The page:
A framework for building resiliency education in the public school system.
In the story A Thousand and One Arabian Nights, the protagonist Sheherazade faces death at the hand of a King unless she can tell a string of stories that prevent him from taking her life once dawn breaks. The side of the story less known is why the King has gotten to his current state: grief stricken from an unfaithful Queen, the King decides to take his vengeance on the kingdom by wedding and then sacrificing a new Queen every night. Sheherazade willingly decides to become the next Queen to prevent the unnecessary killings, as she knows she holds the power of storytelling that can slowly unravel the grief the King holds in his heart, thereby saving the kingdom.
Stories, or myths, such as these were told to provide valuable lessons to society. In the case of A Thousand and One Arabian Nights, we learn that unconsciously acting out on grief can create harm to others, and by utilizing inherent and powerful gifts we can help others. Myths were told as ways to remind people the importance of knowing ones place as an individual in a larger collective society; to create meaning as to how individual actions help and contribute to the larger world. Today, our myths have been diluted and in many ways subdued by technology and science: in a world where facts and logic are at our fingertips, where is room for the personal meaning-making that myth provides?
At R2B, we believe the trend of myth and making meaning is necessary to create individuals who can identify their gifts and use them for greater good. A way to do this is to create service learning projects that bring the individual out into the world, where societal talents can be honed and put to the test. As students in schools and individuals from corporations engage in service learning projects, they begin to act upon latent and hidden skills thus identifying personal meaning in a shared environment. In other words, service learning helps individuals establish roles to create a personal myth that is then shared with a collective audience. This process, once repeated and implemented in all spheres of society, can create a wave of actions that lead to nothing short of “saving the kingdom”…we’d like to start with the educational system.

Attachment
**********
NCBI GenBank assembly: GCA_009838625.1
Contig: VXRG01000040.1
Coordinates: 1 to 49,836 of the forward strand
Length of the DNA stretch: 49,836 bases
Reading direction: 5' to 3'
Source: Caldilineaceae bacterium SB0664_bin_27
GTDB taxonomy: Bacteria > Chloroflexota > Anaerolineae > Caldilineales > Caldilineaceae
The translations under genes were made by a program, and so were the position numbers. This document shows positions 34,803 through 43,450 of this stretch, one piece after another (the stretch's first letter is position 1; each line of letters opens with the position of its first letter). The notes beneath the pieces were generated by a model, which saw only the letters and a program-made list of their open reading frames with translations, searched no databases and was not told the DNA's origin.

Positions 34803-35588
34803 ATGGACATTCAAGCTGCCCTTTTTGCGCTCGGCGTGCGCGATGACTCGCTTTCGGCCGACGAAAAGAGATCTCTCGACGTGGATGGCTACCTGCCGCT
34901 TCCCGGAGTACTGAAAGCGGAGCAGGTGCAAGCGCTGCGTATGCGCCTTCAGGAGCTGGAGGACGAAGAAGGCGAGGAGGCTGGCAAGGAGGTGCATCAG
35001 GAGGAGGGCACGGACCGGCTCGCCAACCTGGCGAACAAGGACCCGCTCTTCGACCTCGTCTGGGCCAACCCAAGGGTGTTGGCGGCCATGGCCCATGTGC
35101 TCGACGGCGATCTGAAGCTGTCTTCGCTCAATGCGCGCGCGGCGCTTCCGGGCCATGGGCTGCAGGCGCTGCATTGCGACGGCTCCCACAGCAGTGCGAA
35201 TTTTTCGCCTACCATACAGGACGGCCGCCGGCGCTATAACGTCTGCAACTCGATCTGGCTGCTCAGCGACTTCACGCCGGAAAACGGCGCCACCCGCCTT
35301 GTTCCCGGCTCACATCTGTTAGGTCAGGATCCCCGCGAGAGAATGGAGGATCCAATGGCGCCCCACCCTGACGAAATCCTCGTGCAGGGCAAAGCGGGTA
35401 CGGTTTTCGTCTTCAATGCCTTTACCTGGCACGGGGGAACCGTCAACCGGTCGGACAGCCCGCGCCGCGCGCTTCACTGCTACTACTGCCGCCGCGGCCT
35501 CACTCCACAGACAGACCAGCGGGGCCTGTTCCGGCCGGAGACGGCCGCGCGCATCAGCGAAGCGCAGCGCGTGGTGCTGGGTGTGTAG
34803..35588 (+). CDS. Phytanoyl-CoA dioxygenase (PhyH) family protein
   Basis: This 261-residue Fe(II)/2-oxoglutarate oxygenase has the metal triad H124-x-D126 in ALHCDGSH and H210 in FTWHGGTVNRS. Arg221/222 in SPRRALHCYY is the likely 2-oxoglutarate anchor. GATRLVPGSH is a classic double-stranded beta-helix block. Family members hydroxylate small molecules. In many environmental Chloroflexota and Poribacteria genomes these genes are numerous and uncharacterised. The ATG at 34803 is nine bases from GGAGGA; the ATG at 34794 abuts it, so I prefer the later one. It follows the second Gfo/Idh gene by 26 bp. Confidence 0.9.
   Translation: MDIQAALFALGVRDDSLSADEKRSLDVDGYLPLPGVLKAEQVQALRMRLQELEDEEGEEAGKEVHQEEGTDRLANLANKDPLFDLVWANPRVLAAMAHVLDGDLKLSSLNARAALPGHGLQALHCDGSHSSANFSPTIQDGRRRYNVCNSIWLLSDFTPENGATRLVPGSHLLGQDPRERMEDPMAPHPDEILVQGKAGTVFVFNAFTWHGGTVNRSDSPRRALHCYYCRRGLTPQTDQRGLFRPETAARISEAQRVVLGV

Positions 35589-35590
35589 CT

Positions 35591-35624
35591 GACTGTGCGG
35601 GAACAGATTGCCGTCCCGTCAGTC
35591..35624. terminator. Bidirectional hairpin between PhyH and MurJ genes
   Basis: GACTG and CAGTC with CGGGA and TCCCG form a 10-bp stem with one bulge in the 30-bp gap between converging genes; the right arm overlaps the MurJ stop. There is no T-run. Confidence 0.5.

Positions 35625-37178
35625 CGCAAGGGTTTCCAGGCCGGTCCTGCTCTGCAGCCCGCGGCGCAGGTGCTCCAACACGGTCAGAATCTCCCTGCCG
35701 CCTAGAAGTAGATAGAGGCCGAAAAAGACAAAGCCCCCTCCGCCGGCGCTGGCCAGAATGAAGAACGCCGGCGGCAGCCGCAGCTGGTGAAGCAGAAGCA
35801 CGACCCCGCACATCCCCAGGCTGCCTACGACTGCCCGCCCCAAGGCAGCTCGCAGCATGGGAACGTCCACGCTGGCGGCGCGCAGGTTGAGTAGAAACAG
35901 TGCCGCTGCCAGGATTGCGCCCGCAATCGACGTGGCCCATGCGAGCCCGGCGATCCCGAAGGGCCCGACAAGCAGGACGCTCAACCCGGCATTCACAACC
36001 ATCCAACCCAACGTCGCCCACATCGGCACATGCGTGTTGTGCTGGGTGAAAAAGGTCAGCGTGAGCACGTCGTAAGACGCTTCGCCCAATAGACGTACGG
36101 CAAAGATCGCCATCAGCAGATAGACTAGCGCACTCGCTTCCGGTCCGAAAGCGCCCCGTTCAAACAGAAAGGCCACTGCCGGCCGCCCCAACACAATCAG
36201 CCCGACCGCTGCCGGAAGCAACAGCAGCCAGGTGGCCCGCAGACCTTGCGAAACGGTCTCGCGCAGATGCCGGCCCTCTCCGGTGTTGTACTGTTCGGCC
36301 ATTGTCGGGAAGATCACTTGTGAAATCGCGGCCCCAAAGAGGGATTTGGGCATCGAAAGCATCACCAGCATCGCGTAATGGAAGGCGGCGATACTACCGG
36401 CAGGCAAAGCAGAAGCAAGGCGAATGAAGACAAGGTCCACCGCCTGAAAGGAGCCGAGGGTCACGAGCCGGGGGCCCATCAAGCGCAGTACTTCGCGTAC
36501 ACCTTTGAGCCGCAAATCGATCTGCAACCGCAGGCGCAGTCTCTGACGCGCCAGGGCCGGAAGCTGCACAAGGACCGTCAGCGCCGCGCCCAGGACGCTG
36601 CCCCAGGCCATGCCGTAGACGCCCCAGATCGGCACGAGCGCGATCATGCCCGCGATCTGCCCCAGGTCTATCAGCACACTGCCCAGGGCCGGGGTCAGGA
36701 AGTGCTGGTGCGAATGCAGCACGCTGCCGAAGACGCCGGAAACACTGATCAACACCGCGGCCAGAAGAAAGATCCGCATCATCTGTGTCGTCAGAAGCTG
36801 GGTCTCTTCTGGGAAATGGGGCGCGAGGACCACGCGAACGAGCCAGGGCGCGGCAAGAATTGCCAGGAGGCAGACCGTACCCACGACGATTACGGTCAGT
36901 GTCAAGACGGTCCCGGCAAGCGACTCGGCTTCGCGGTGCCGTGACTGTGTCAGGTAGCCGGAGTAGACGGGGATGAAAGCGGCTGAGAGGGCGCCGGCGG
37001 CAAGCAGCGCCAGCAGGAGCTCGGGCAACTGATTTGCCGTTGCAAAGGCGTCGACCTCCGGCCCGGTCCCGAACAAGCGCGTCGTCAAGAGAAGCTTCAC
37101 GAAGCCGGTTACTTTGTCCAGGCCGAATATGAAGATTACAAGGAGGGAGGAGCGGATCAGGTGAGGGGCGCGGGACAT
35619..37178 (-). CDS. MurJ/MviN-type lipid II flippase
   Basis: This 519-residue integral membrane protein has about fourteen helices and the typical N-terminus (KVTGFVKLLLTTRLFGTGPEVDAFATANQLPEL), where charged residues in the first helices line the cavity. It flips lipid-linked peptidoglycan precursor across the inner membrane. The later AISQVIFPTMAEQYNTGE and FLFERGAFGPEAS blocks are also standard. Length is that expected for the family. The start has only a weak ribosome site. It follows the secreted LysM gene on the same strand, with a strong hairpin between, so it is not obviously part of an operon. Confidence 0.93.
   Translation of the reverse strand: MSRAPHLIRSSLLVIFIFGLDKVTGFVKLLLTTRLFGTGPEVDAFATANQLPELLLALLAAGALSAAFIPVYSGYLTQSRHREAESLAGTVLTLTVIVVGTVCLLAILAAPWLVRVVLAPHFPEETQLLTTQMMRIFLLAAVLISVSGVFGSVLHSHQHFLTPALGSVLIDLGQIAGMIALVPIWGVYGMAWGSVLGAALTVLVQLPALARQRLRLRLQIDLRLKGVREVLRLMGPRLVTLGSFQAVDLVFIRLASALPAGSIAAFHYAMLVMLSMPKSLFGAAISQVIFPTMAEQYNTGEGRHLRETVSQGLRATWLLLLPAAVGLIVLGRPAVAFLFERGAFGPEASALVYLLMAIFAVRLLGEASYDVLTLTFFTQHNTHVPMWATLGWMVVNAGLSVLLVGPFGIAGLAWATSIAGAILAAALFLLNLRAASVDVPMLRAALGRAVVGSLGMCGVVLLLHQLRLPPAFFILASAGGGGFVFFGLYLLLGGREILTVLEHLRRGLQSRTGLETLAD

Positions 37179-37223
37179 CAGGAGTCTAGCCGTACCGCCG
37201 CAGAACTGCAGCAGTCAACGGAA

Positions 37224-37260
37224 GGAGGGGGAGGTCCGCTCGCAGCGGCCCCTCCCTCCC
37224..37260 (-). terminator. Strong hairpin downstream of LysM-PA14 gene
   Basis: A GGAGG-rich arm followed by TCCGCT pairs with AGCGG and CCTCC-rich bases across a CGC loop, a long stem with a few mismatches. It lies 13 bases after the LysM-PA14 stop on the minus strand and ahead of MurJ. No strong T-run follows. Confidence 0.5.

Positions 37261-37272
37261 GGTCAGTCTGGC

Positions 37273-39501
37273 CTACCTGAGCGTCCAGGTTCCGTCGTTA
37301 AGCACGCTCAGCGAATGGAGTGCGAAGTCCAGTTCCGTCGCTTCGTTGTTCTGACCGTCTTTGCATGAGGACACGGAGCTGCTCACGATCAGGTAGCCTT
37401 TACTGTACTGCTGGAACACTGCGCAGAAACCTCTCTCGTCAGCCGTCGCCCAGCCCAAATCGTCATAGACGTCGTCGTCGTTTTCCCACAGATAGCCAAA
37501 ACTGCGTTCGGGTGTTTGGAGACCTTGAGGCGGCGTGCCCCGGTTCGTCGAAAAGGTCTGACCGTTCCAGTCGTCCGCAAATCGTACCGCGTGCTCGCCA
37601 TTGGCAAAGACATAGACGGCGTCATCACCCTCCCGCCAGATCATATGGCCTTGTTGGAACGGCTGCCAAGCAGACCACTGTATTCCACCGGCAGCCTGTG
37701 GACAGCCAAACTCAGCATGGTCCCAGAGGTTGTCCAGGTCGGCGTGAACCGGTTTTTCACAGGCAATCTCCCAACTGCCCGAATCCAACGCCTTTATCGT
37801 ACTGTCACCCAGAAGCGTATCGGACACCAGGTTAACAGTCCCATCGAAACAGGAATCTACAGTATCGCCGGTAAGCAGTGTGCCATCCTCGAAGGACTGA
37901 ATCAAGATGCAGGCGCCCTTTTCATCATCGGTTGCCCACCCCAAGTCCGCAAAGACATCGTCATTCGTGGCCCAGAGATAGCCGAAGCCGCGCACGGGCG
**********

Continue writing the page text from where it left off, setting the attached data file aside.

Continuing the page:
In working with youth, we often have the discussion of what role technology plays in their lives- How much do you use your phone? What games do you play?? Are you on the internet a lot???
Invariably, these questions lead to many “yes” answers and vocal exclamations of the awesome-ness of new technology. The problem with this discussion is that the above questions are not the correct questions to ask youth. Why? Because the fact of the matter is, youth will be using technology much more than any predecessors did, and at what some may claim an alarmingly high rate.
The correct question we need to ask youth is this: How are you using technology? and perhaps most importantly, For what purpose? This frames the issue in a much more personal way- instead of a simple “yes” and “no” format, youth can begin querying with themselves what actual role technology is playing in their lives. If its gaming, then the answer to the above questions could be “for fun”, “to hang out with friends online”, yet a deeper issue could emerge such as “I use my computer to feel connected to the world”. Once the discussion becomes about how we feel, it automatically becomes personal.
A simple way to talk about technology is to discuss it as a “tool” or “lens” – we use technology as a way to understand the world, feel connected, stay in touch, etc., but we acknowledge that technology is not the only way to do these things. When Roots to Branches works with youth during service learning projects or rites of passage groups, we have this discussion early on to discern something we feel is VERY important: technology is not the goal, but a means to achieving the goal. It is the lens we can view the world through, but in itself is NOT the world. As adults we might take this distinction for granted, yet we need to create the understanding in youth today that technology will not solve the worlds problems- it is the people that use technology as a lens; that know how to understand the limits to its use; who can successfully navigate the world with understanding of who they are and how to use the tools around them, without getting lost in the process.